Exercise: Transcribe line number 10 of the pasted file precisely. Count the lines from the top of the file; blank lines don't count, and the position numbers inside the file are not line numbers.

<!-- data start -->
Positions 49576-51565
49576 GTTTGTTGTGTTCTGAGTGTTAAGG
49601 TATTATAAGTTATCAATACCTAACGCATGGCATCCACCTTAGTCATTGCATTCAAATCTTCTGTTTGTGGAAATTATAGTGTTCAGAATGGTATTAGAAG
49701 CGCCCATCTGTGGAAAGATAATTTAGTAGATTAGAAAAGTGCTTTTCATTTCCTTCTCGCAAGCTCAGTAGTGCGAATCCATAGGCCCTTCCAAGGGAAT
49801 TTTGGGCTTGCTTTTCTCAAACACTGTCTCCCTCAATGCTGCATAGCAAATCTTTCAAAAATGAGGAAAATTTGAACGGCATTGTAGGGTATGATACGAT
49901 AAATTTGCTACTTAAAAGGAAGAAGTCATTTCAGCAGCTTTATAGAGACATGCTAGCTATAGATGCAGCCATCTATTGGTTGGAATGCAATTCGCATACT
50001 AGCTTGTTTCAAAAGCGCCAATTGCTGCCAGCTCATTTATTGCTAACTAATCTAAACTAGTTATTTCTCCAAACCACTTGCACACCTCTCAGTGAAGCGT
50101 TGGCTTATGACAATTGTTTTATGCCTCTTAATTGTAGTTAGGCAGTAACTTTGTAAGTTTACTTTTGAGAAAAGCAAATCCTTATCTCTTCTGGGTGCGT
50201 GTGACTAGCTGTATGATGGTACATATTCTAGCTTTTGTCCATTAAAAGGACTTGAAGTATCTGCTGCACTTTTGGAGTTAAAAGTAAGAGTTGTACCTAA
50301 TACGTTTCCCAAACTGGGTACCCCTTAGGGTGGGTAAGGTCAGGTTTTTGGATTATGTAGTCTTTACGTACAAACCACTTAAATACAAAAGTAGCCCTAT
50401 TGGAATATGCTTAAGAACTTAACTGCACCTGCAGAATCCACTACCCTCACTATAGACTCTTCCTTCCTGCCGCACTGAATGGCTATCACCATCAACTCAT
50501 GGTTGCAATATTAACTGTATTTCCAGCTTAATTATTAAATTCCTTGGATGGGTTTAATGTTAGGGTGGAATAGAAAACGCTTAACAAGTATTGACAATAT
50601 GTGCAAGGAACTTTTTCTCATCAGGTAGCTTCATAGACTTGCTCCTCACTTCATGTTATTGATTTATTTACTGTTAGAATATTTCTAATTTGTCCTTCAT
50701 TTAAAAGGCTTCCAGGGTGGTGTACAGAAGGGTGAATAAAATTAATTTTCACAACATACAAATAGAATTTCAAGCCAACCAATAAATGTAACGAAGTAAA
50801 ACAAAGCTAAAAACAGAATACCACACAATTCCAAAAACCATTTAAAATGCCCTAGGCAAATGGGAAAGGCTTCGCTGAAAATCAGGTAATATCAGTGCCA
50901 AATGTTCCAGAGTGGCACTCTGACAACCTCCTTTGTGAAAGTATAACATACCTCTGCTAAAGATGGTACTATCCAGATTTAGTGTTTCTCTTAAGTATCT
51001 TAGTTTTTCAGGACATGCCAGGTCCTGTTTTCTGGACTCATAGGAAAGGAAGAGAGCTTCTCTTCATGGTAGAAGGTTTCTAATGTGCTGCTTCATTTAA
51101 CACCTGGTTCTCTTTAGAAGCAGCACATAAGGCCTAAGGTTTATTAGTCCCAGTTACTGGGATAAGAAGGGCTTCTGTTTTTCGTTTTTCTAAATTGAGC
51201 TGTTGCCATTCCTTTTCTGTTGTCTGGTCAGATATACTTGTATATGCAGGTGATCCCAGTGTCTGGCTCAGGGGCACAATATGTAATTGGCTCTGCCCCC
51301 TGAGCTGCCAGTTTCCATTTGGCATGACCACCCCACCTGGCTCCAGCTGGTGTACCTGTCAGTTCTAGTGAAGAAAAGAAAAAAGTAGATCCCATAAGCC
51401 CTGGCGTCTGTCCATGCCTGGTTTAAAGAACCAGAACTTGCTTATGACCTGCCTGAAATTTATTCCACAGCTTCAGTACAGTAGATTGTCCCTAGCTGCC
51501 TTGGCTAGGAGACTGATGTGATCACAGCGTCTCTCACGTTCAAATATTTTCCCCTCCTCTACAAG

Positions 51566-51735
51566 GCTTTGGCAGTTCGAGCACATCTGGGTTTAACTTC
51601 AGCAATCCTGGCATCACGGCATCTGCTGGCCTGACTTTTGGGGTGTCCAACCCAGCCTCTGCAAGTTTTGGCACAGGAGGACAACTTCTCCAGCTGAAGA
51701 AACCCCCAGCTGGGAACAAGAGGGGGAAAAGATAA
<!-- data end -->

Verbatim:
50301 TACGTTTCCCAAACTGGGTACCCCTTAGGGTGGGTAAGGTCAGGTTTTTGGATTATGTAGTCTTTACGTACAAACCACTTAAATACAAAAGTAGCCCTAT